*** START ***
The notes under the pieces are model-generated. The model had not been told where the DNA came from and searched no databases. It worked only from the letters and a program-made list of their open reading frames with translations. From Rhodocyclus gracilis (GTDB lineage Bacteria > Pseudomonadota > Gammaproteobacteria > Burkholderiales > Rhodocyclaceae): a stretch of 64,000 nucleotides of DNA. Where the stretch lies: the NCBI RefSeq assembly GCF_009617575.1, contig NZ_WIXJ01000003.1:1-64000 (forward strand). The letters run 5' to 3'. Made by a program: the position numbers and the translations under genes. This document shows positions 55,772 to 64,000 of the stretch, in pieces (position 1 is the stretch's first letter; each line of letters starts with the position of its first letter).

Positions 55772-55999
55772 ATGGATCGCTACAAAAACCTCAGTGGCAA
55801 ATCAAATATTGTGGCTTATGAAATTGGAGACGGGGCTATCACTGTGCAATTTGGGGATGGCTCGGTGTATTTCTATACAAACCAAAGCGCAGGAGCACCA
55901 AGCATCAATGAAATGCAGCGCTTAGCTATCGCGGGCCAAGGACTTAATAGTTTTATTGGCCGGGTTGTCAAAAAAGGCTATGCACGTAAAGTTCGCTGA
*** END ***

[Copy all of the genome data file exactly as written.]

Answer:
The notes under the pieces are model-generated. The model had not been told where the DNA came from and searched no databases. It worked only from the letters and a program-made list of their open reading frames with translations. From Rhodocyclus gracilis (GTDB lineage Bacteria > Pseudomonadota > Gammaproteobacteria > Burkholderiales > Rhodocyclaceae): a stretch of 64,000 nucleotides of DNA. Where the stretch lies: the NCBI RefSeq assembly GCF_009617575.1, contig NZ_WIXJ01000003.1:1-64000 (forward strand). The letters run 5' to 3'. Made by a program: the position numbers and the translations under genes. This document shows positions 55,772 to 64,000 of the stretch, in pieces (position 1 is the stretch's first letter; each line of letters starts with the position of its first letter).

Positions 55772-55999
55772 ATGGATCGCTACAAAAACCTCAGTGGCAA
55801 ATCAAATATTGTGGCTTATGAAATTGGAGACGGGGCTATCACTGTGCAATTTGGGGATGGCTCGGTGTATTTCTATACAAACCAAAGCGCAGGAGCACCA
55901 AGCATCAATGAAATGCAGCGCTTAGCTATCGCGGGCCAAGGACTTAATAGTTTTATTGGCCGGGTTGTCAAAAAAGGCTATGCACGTAAAGTTCGCTGA